MACHAUT Sovereign Beauty
I’ve hardly been stinting in my praise of the previous instalments of this series, but this is finer still. The lovely three-part virelai Tres bonne et belle teems with incident, the interplay of the voices a constant delight. More surprising are the melodic coups de théâtre of the two-voice ballades Dame ne regardés pas and De desconfort, the latter reminiscent of Binchois (and incidentally, wouldn’t an Orlandos disc devoted to that other great poet-composer be welcome!). The centrepieces are the fastidiously crafted ballade Se quanque Amours (reminiscent of Solage) and the two-voice Lay de consolation, a wonderfully judged postscript. Throw in a couple of motets and a few monophonic virelais (a genre which The Orlandos have down to a tee), and you have Machaut at his most engaging and varied; but this really is one bullseye after another.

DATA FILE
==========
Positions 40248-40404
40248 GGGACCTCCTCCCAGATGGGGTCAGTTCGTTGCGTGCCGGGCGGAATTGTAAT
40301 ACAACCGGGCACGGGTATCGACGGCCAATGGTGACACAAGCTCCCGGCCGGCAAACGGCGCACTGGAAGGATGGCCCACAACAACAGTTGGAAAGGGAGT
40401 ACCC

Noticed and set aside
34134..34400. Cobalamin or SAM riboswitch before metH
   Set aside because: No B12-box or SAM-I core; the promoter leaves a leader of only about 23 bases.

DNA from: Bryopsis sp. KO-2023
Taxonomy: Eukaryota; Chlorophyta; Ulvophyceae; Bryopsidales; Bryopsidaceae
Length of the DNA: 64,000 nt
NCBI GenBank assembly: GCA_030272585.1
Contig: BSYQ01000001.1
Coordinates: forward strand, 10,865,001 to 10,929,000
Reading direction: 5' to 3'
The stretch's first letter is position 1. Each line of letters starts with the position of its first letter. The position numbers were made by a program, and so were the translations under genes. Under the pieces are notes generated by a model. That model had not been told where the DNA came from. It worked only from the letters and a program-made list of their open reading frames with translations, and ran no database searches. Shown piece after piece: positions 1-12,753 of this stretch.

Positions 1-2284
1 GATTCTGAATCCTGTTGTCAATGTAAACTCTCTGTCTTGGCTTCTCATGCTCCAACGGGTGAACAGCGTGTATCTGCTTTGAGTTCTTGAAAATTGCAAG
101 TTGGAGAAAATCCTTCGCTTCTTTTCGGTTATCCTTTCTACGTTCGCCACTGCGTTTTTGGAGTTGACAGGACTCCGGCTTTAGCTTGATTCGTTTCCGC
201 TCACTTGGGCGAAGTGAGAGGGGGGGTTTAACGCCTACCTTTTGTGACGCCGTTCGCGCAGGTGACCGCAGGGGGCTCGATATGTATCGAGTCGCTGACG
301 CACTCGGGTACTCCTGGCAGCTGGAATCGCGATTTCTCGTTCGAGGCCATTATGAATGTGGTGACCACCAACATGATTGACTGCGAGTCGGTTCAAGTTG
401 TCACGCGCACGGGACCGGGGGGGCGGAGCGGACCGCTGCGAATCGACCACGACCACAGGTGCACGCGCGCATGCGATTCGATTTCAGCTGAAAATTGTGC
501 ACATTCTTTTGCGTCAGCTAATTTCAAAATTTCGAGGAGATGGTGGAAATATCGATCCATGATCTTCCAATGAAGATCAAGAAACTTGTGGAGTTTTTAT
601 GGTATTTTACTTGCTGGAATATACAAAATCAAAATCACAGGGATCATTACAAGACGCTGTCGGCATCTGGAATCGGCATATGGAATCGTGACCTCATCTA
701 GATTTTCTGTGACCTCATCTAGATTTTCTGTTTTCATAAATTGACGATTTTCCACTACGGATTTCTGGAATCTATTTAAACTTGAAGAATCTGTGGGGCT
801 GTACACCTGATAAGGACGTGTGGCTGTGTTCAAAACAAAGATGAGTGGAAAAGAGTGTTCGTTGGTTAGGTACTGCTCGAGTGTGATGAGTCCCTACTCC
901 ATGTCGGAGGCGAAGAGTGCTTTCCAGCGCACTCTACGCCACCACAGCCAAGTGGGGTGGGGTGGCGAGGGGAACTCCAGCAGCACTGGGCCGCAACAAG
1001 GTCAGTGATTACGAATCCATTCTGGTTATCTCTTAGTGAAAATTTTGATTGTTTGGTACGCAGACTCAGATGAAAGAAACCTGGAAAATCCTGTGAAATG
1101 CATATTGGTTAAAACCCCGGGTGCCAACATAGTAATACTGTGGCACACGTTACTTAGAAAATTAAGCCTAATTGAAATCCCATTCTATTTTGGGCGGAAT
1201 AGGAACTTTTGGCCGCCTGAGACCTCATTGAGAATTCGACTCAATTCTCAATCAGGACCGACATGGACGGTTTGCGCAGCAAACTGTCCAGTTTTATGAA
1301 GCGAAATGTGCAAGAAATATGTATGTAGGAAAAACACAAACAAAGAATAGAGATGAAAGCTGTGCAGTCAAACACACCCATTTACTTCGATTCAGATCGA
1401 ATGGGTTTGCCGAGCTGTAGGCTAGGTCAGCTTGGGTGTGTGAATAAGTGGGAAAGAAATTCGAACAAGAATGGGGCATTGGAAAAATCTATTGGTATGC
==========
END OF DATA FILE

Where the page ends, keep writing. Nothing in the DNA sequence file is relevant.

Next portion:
Then there are the performances, aided by a sound recording that sets each voice up distinctly while allowing textures (and text, come to think of it) to come across with wonderful clarity from the off. Rarely since the Gothic Voices has the vocalisation of the lower lines appeared so self-evidently the right approach, even (or especially?) in the dense four-voice Se quanque Amours, whose compactness and lyricism forces admiration (as does Mark Dobell on the cantus line). The primacy of text is urged with great eloquence in the solo virelais, Donald Greig (whose voice hasn’t been heard on its own so far in the series) turning in a very moving Comment qu’a moy lonteinne. (Interestingly, the Gothic Voices recorded the same three virelais but with high voices where The Orlandos go low, and vice versa.) Any blemishes? Well, the textures aren’t quite so clear in the two motets, and something very strange happens at the end of De bon espoir/Puisque la douce/Speravi. But the rest stands for The Orlandos at their very best, and if I hear a finer recording of 14th-century music this year I’ll be very surprised.